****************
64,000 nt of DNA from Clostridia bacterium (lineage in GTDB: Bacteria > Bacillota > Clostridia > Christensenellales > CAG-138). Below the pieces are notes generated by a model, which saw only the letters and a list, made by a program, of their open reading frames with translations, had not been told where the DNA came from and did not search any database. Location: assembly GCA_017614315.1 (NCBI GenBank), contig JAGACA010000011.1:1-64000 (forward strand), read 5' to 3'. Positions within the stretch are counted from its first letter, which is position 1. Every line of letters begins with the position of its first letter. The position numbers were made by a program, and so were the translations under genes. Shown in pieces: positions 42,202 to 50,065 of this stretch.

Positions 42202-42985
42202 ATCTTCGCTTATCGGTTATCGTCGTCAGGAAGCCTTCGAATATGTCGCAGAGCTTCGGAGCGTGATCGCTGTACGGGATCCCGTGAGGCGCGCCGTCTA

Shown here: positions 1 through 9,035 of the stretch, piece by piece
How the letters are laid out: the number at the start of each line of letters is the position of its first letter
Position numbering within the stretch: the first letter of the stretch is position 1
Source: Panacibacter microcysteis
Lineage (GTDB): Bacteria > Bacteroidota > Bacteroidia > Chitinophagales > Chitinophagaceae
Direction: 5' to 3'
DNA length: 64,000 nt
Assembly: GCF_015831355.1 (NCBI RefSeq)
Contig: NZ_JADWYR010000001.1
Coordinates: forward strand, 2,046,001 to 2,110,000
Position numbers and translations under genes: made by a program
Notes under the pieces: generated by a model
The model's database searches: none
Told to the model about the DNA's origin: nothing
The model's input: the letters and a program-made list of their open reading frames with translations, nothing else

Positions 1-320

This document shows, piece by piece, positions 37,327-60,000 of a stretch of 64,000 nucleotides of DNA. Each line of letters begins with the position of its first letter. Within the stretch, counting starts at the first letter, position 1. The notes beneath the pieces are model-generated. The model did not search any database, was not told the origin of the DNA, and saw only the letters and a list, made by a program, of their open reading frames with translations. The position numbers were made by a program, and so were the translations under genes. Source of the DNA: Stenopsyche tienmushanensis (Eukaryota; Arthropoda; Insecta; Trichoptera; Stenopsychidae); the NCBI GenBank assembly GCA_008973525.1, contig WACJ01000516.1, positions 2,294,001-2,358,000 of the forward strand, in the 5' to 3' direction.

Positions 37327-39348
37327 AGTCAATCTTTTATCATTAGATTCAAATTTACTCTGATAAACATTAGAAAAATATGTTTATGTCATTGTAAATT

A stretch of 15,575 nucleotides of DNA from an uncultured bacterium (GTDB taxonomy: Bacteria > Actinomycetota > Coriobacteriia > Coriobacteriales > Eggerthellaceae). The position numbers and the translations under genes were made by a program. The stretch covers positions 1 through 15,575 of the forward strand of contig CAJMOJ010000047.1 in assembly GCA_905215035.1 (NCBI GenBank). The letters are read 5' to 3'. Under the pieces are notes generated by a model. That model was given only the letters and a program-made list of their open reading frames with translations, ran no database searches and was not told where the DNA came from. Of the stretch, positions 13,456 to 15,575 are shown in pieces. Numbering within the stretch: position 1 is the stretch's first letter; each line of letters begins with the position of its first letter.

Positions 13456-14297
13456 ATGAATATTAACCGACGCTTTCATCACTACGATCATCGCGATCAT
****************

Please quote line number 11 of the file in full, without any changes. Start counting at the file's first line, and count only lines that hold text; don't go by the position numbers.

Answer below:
Assembly: GCF_015831355.1 (NCBI RefSeq)